October is Breast Cancer Awareness month, and being a woman over the age of 40, I know how important it is to get a yearly mammogram. I also know that technology has changed a bit, and I had some questions about this. So, I reached out to Jessica Martin, MD—a radiologist with Professional Radiology, Inc., who practices at The Christ Hospital—to get a few answers.
Age and Mammograms
I have heard over the years that you should get a yearly mammogram after the age of 40, but Dr. Martin says that some insurance companies will cover baseline screenings after the age of 35. But, personal risk factors also play into when you should start getting a mammogram—like family history. I (unfortunately) have a couple of friends who are battling breast cancer, and they cannot stress enough how important a yearly mammogram is.
What to Expect
I'll admit I was a bit nervous the first time I had a mammogram, but I'll tell you, it wasn't all that bad. Yeah, it's a tad uncomfortable, but mine was pretty quick. Be sure to speak up if you do experience pain. Let your technologist know. Dr. Martin also says, "You are more likely to be called back for additional imaging after your first mammogram since we've never seen what your breast tissue looks like. Everyone's tissue is different, which is why it is important to come yearly…so we can watch for changes." Waiting on the results can also be a bit nerve-wracking. At least it is for me. But according to Dr. Martin, at The Christ Hospital you will receive your results in your patient portal quickly, in most cases usually within one business day, unless they are waiting on prior additional breast images from another facility. If you don't have a patient portal, you can learn about how to get one here.
My mom has been called back because of something that was spotted on her mammogram. That is a scary call, but luckily, everything was fine for her. Dr. Martin explains what happens if you do get a call to come back for additional imaging. She says, "If we see changes in your breast tissue or anything that is concerning, we will call you back for additional imaging. This could be imaging still using mammography, but changing the angles or magnifying the tissue. We may also opt to use ultrasound for your additional images, depending on what we are seeing on the screening mammogram. If you are called back for additional imaging, you will get results before you leave and have the opportunity to speak to a radiologist regarding what they are seeing and any other testing that is recommended."
A Screening Mammogram vs. a Diagnostic Mammogram
This is where I really start to have questions. I have only gotten a screening mammogram, but I hear of different ones and always wondered if I should be getting this mammogram versus another. Dr. Martin explained, telling me that a screening mammogram is one you get yearly (like me) when you do not have any breast concerns. You do not need a physician's order as long as you meet the criteria like age, family history, etc. A diagnostic mammogram is one that your doctor would order for you if you have concerns. Like a lump in your breast, skin changes, nipple discharge or any new changes.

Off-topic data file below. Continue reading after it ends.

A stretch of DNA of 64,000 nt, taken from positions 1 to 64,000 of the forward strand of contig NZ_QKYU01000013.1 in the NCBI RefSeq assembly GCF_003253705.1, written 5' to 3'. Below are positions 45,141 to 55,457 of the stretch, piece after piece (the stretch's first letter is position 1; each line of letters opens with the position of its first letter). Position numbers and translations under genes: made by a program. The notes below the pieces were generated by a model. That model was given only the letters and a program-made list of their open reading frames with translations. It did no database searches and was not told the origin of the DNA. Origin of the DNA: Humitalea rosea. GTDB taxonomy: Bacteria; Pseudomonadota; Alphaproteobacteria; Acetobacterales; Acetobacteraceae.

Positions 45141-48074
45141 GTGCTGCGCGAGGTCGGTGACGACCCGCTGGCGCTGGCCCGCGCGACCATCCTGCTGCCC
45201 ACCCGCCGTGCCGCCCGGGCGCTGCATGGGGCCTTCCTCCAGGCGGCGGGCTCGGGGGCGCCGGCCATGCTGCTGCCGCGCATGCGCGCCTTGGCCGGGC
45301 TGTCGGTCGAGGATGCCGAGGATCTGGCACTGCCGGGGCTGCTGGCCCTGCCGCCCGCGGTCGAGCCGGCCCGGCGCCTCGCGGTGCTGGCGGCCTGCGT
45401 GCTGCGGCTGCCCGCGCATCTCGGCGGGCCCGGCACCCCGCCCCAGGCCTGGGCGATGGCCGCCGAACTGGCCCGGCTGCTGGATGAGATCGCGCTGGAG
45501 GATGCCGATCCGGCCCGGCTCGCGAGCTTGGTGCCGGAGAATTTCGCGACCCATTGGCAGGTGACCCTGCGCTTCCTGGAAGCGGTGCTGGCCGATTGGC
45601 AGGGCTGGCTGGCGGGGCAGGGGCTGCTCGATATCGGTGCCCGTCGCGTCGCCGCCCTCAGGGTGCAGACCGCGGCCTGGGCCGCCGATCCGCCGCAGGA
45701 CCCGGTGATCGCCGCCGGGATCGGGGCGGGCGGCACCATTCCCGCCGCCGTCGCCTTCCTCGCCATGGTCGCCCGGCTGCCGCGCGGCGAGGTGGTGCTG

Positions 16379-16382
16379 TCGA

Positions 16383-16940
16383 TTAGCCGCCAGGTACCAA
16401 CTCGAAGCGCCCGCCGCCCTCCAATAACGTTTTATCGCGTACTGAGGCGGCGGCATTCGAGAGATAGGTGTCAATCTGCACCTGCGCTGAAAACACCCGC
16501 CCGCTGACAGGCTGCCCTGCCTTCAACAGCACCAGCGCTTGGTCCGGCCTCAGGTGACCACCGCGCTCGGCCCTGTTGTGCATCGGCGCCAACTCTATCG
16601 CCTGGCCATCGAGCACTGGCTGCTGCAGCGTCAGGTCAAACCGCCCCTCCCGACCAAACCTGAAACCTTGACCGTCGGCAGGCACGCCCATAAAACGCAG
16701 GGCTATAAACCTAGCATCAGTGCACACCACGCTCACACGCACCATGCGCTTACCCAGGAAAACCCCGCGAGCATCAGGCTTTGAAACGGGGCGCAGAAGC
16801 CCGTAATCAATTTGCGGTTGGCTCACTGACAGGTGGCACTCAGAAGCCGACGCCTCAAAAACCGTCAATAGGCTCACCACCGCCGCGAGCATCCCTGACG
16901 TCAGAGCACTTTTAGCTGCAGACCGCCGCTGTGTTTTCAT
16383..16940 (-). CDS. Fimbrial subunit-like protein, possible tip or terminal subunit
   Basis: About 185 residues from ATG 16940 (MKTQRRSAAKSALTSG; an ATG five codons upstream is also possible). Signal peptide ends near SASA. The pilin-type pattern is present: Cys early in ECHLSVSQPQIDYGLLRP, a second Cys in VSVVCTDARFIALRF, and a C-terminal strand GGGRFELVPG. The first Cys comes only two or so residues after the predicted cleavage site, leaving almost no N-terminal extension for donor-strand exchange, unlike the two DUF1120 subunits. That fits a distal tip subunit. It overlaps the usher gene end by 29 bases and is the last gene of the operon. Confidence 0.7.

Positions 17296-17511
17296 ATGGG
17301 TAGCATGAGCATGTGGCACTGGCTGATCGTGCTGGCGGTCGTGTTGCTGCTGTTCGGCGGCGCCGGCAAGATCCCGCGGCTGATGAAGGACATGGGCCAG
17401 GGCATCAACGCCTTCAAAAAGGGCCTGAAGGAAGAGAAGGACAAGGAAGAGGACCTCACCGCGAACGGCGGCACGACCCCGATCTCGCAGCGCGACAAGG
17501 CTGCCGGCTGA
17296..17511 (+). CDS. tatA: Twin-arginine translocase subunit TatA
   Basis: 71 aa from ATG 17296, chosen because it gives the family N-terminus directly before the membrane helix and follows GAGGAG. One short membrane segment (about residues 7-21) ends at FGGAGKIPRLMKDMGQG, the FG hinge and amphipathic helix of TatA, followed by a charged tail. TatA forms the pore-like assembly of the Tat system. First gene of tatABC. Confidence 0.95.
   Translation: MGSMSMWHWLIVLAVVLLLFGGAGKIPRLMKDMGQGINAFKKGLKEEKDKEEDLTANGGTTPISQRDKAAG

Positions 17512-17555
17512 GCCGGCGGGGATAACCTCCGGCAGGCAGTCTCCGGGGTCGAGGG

This is newer technology that I have been hearing a lot about. When you get a mammogram, you always want to be sure it is accurate. I will be honest, there are plenty of times when I worried to myself, "What if they missed something?" The Christ Hospital Network has switched exclusively to using 3D mammograms because they are more accurate in detecting early breast cancer, especially in dense breast tissue. We all know that early detection is key! But I wondered what the difference is, besides being more accurate. Dr. Martin told me that the process is pretty much the same as a 2D mammogram; however, the way it takes the images and how long it takes is different. She says, "Each position takes a few seconds longer to image when you get a 3D compared to a 2D. We may give you special breathing instructions that you haven't been given in the past because the 3D images are more sensitive to motion." More good news: Most insurance companies cover 3D mammograms, but it's always a good idea to call and check first.
I heard a story from a friend about how her breast cancer was spotted very early by having an MRI. This seemed to me possibly lifesaving. She started treatments immediately and is doing well now. I wondered when a woman should get a breast MRI. Dr. Martin says it depends on certain risk factors if you would qualify for one. If you have a strong family history, certain genetic mutations, or a personal history of breast cancer, you may want to talk to your provider about getting an MRI in addition to a mammogram.
As a woman, you cannot be reminded enough to "get the girls checked!" Early detection is key. I do lots of events where I meet breast cancer survivors, and that is what they all tell me. The Christ Hospital has the technology for that early detection, so schedule your mammogram today.